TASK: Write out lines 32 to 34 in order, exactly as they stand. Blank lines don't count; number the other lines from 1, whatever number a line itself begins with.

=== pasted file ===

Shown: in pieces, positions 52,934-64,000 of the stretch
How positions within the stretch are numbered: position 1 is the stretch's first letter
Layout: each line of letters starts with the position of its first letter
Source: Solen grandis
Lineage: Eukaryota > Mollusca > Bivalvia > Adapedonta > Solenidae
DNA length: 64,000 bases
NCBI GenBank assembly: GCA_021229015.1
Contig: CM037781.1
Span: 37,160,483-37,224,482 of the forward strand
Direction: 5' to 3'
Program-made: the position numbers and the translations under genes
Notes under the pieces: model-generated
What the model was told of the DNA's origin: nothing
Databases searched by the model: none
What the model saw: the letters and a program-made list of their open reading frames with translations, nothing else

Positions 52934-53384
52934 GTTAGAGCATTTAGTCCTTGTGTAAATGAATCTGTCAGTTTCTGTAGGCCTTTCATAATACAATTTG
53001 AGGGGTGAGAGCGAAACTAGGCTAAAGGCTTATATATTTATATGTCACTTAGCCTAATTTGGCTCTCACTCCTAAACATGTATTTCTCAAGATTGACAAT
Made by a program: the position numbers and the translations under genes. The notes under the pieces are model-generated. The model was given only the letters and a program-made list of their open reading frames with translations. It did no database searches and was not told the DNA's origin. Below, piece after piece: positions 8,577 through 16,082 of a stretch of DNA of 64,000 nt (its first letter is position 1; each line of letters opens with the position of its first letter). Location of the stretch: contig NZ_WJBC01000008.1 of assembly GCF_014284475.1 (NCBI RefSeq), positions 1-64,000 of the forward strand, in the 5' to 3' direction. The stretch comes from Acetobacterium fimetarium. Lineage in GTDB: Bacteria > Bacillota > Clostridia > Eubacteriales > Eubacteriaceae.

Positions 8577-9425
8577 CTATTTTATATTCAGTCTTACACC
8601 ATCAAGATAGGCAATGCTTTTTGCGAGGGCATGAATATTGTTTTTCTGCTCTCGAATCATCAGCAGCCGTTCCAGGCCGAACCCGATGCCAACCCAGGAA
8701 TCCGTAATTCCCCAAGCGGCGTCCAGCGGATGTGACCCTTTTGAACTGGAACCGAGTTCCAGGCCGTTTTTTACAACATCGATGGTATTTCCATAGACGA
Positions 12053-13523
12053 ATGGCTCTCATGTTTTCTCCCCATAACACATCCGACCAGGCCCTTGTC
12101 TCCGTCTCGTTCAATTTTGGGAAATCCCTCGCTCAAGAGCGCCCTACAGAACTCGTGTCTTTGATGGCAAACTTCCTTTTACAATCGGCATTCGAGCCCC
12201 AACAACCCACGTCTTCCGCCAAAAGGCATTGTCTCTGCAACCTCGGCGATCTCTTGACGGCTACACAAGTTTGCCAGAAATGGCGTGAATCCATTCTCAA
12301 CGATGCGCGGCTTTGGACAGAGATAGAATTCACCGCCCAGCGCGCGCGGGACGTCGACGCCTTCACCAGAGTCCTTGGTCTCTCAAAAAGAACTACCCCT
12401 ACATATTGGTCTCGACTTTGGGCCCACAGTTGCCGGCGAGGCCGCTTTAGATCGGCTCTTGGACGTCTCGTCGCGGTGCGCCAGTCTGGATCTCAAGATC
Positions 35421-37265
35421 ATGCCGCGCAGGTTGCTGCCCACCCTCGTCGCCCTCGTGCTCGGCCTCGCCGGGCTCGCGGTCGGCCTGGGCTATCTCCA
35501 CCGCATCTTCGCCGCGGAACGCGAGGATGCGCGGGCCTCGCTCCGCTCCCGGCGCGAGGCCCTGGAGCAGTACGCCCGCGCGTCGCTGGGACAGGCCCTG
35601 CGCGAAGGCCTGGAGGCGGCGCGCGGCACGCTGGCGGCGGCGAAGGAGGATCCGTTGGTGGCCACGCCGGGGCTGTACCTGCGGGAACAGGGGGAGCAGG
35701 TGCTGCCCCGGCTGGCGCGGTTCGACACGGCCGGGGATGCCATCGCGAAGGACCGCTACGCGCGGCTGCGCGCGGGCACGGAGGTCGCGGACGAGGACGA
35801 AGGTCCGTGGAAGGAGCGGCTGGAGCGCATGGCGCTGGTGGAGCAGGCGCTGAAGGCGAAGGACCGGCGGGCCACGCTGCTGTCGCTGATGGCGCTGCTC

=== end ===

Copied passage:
35501 CCGCATCTTCGCCGCGGAACGCGAGGATGCGCGGGCCTCGCTCCGCTCCCGGCGCGAGGCCCTGGAGCAGTACGCCCGCGCGTCGCTGGGACAGGCCCTG
35601 CGCGAAGGCCTGGAGGCGGCGCGCGGCACGCTGGCGGCGGCGAAGGAGGATCCGTTGGTGGCCACGCCGGGGCTGTACCTGCGGGAACAGGGGGAGCAGG
35701 TGCTGCCCCGGCTGGCGCGGTTCGACACGGCCGGGGATGCCATCGCGAAGGACCGCTACGCGCGGCTGCGCGCGGGCACGGAGGTCGCGGACGAGGACGA